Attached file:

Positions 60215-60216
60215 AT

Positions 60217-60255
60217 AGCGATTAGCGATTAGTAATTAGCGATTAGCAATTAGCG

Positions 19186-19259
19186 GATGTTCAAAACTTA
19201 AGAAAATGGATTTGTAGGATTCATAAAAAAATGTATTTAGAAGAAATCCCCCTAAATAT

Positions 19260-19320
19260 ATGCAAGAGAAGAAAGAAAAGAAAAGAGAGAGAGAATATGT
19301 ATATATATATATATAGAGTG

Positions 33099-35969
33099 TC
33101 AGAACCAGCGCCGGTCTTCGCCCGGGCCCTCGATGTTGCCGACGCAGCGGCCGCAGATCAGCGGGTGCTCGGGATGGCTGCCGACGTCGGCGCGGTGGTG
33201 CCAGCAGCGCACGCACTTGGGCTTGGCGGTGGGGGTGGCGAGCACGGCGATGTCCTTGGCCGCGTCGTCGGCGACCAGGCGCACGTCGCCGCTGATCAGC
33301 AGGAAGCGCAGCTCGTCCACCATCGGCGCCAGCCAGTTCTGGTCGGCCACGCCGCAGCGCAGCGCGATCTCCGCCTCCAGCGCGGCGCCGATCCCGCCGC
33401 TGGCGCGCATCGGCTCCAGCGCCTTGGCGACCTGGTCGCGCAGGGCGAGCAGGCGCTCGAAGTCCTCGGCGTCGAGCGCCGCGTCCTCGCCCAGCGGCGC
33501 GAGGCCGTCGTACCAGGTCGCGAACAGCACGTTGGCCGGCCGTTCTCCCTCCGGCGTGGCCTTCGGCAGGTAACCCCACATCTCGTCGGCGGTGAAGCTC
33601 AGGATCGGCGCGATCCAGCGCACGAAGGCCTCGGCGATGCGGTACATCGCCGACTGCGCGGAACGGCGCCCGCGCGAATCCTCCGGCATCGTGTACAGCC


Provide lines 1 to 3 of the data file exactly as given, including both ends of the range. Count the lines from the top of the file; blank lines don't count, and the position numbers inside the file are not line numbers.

Positions 60215-60216
60215 AT

Positions 60217-60255